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Dental Implants – The Future for Replacement Teeth?



If, like me, when you first heard about dental implants, you presumed that it meant transplanting another person’s teeth into your gums, then you are very wrong. The implant itself is made from titanium and is placed into the jawbone in preparation for a crown to be attached, leaving an extremely secure tooth.

But how were they discovered? Well, the answer is that they were indirectly discovered by accident when a Swedish Scientist Dr. Braemark was performing experiments on rabbits using titanium rods. These were placed into the bones of the rabbits. Once the trial had finished, as titanium is a costly material, Dr. Braemark decided to retrieve the rods but was surprised to find that he couldn’t remove them.

On closer inspection, he discovered that the bone had actually physically grown around the rod and was holding it tightly in place. Having a scientific mind, he looked into this and carried out further experiments and found that this repeated itself each time. He then teamed up with medical experts who eventually led to titanium being used in medical operations and later on in dental implants. The term for the process of the bonding of bone and titanium was called osseointegration.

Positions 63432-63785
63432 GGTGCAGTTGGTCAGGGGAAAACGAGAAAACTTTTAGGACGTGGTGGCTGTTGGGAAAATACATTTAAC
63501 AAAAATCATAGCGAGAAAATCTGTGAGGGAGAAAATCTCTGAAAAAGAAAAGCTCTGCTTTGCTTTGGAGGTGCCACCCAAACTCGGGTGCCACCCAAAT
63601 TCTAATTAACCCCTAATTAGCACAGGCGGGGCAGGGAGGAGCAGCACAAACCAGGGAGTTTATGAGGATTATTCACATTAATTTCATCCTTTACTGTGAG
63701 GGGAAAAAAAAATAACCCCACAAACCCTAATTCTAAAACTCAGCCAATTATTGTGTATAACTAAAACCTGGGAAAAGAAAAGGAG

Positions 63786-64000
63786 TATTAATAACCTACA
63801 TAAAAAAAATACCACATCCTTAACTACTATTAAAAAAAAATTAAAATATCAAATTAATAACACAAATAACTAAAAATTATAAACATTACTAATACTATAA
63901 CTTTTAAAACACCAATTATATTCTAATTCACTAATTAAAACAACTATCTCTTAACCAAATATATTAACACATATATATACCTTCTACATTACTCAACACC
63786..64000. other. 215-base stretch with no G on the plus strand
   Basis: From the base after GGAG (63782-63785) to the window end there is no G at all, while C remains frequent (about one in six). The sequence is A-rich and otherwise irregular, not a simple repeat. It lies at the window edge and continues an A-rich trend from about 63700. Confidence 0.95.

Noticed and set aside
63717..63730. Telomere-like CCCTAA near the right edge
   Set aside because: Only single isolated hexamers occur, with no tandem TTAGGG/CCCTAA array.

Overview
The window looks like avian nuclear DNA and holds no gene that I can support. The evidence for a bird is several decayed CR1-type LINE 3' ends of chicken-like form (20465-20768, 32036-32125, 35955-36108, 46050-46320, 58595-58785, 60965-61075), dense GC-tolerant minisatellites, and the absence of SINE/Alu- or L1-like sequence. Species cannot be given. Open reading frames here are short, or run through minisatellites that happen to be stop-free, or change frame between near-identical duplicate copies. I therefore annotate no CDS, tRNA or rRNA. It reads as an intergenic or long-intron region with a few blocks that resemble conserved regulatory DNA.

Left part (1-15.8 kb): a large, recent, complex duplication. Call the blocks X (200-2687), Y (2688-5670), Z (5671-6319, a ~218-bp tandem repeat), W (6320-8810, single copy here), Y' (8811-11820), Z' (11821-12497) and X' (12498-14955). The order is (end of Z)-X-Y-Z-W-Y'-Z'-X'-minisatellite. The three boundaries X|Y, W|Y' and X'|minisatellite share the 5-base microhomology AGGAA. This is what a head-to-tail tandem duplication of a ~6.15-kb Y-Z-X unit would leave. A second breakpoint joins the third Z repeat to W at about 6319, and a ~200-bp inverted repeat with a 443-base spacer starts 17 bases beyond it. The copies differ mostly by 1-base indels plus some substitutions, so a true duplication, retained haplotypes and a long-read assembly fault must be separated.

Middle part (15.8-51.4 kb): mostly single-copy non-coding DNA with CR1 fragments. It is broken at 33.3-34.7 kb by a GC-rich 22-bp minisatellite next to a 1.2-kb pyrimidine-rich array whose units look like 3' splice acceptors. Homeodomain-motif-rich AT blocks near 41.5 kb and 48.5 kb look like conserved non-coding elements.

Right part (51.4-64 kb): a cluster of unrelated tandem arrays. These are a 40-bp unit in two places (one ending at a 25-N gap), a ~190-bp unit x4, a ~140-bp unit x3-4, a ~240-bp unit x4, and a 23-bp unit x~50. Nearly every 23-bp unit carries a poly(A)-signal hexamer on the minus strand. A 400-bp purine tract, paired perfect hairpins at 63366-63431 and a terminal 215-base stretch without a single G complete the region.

However, these were not the first dental implants, and rudimentary ones have been found in archaeological digs in Egypt. There is some debate, though, as to whether these were placed before death or as an afterthought to allow the person to look better in their afterlife.

Modern dental implants, though, indeed started with Dr. Braemark’s discovery and came into more common use in the 1960s. Since then, of course, technology has advanced, and these are now widely used in cosmetic dentistry to replace lost teeth. Smaller versions are sometimes used alongside standard dental implants for holding a fixed bridge in place (called an all on four) or for denture retention.

At present, a dental implant procedure is still quite expensive and can cost from one to three thousand dollars, although less so than it used to be. Still, eventually, the price will likely come down sufficiently perhaps to be used to replace dentures for all lost teeth instead of using the more uncomfortable and inconvenient dentures. This, however, is likely to be some way off yet. It is a worthwhile aim, though, as once placed, a dental implant should last for a minimum of twenty years and very often nearer thirty years provided that proper care is taken of them.